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First Direct Bank leads the way with customer service via Twitter

First Direct launched their dedicated customer service Twitter account, @firstdirecthelp, on January 16th 2012, having previously just used Twitter as a PR tool via their @firstdirect account. Now they are a few weeks in I thought I’d do some analysis to see how it is being used, both by First Direct and its customers.

A recent report published by Javelin Strategy & Research looked at the Twitter customer service efforts of the biggest banks in America; Bank of America, Wells Fargo & Citigroup (Chase was excluded because they aren’t active on Twitter). The report concluded that Twitter was presenting a real challenge for these banks, with non of them doing a particularly good job of resolving complaints. Due to a combination of concerns over privacy or lack of knowledge by the team staffing the Twitter account, the banks in question were often just responding to the customers question with a canned tweet along the lines of  ’please call our customer services team on xxx xxxx’ and thus not really helping. The report sites that, Citi did the best job responding to customers via Twitter. They provided direct answers and successfully resolved customers issues using just tweets alone 36% of the time. Wells Fargo and Bank of America lagged far behind, with 11% and 3% resolution rates respectively.

From looking at @FirstDirectHelp, they would seem to be fairing much better and are genuinely resolving 90%+ of the queries raised there and then. This is in large part a result of the fact that customers clearly understand the sorts of questions it makes sense to ask via Twitter, most of them are general queries rather than personal account specific questions so don’t raise privacy concerns. Also the agents manning the Twitter account are clearly equipped with a broad knowledge of the banks services.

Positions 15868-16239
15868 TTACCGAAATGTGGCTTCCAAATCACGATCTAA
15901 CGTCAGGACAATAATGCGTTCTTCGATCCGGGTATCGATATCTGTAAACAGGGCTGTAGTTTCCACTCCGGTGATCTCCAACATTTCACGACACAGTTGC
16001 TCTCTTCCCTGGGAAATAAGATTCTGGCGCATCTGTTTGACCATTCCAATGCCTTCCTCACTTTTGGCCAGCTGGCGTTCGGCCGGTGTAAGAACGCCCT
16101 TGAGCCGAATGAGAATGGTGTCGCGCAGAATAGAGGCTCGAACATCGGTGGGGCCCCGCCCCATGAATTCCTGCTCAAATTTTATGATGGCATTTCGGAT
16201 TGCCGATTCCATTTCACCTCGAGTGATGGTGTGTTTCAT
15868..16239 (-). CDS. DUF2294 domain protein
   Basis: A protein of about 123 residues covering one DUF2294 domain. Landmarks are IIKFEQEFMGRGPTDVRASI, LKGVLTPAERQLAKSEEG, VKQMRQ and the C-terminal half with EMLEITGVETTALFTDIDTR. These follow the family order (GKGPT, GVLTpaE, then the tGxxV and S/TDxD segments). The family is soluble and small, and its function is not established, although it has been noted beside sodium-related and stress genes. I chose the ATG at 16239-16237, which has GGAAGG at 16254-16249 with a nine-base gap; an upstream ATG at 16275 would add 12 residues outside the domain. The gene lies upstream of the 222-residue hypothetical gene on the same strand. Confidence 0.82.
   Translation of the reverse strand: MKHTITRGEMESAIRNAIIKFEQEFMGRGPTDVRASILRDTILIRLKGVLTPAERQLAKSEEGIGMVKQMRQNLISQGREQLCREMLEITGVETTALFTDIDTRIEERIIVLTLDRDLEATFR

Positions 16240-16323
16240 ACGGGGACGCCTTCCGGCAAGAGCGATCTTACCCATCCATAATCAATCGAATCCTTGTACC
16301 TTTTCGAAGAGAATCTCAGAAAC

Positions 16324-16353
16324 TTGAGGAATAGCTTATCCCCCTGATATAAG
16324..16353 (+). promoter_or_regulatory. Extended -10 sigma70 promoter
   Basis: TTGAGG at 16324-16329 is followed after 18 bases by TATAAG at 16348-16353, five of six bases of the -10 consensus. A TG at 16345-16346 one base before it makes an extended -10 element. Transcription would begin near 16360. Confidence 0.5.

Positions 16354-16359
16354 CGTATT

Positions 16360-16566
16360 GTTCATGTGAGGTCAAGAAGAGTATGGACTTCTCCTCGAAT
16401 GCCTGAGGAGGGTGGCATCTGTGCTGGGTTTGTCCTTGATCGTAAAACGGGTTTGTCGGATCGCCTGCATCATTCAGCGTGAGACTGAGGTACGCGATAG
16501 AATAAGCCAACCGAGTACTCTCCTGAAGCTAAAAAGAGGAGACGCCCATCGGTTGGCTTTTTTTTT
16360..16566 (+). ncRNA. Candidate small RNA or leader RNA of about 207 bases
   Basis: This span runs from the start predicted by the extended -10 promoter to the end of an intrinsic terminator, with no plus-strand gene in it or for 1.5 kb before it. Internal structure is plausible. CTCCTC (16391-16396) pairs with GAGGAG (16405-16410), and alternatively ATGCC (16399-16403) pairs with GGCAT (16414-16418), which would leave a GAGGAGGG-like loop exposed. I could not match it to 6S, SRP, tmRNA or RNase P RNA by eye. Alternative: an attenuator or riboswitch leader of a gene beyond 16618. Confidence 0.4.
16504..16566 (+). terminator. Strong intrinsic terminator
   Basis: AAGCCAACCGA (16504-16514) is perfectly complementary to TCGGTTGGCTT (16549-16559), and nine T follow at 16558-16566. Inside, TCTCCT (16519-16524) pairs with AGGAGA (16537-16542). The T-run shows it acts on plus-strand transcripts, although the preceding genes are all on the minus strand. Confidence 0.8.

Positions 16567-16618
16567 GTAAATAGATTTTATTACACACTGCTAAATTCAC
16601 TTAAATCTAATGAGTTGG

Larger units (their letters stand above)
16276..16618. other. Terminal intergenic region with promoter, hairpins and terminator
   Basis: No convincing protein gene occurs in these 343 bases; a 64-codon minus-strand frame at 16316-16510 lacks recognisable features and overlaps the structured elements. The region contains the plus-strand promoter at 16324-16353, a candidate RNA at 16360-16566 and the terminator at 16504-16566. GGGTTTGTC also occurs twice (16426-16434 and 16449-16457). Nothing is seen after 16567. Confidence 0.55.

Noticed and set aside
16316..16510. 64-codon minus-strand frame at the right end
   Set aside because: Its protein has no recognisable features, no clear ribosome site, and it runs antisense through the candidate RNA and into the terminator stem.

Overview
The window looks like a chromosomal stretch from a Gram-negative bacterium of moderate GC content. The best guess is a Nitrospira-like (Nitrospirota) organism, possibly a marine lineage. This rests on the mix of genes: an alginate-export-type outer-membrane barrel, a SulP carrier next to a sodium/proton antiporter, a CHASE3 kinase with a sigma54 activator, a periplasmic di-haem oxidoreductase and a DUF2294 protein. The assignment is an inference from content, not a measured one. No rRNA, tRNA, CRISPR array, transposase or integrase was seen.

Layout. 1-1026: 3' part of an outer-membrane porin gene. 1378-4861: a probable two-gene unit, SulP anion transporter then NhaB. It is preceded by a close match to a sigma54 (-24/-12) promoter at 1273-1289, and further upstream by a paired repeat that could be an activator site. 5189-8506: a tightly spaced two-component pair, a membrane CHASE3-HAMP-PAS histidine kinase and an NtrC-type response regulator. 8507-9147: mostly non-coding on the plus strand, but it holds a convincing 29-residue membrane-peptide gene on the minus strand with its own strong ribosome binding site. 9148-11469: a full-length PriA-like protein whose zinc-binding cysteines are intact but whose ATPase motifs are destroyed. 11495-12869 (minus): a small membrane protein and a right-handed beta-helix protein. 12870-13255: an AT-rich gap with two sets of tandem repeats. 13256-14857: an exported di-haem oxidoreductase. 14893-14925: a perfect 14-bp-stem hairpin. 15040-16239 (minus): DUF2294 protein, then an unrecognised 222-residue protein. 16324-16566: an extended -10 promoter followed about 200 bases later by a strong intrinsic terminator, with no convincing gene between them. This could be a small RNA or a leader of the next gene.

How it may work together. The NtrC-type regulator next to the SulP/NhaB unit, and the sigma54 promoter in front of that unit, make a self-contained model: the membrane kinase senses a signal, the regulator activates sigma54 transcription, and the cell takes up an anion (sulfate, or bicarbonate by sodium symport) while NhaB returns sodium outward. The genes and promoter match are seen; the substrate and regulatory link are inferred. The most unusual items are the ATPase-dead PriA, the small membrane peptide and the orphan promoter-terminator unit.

There are only a couple of occasions where First Direct resort to asking customers to contact them via a different channel, using responses like:

firstdirecthelp
@clairecircuit can you please email us at 24hours@firstdirect.com with your name and postcode and we’ll call you to try and help ^MT

firstdirecthelp
@jameztaylor the best people to speak to would be our customer service team – 08 456 100 100 ^DR

Looking at the tweets in more detail, out of the 77 Tweets at the time of writing, approx 31 are answering queries raised and on only two occasions are customers referred elsewhere.

The most commonly asked questions being:

- When are you launching contactless debit/credit cards (asked by 4 people)
- Why can’t I use your Internet Banking service on my Mac/when are you launching Mac version (asked by 3 people)
- When are you launching an Android version of your Internet Banking App (asked by 3 people)
- When are you launching an dedicated iPAD version of your Internet Banking App (asked by 2 people)
- Do I need to tell you I’m going abroad (asked by 2 people)
- Do you plan on implementing SecureKey as per HSBC (asked by 2 people)

There are the usual jokers, with comments like:

- Can you help, I have a cold
- My bank balance always seems low, can you help

and there are quiet a few just saying welcome to twitter, glad you’re on here, you’re a great bank etc.

Overall I would say the response and feedback First Direct is receiving from it’s customers is overwhelmingly positive. They are also scanning their PR Twitter account for service queries and responding.

Going forward it will be interesting to see how First Direct tie all of their social media activity together, utilise the data/learning’s, and develop their strategy. The questions raised via Twitter are similar in nature to the things they learn via their crowd sourcing activities with First Direct Labs and, as I mentioned in an earlier article, I would like to see them make their recommend a friend process social (not least because it’s so obvious!). So far, customer service via Twitter looks like a positive move for First Direct and one for the other banks to keep an eye on as it looks like the benchmark has been set!

First Direct Help on Twitter

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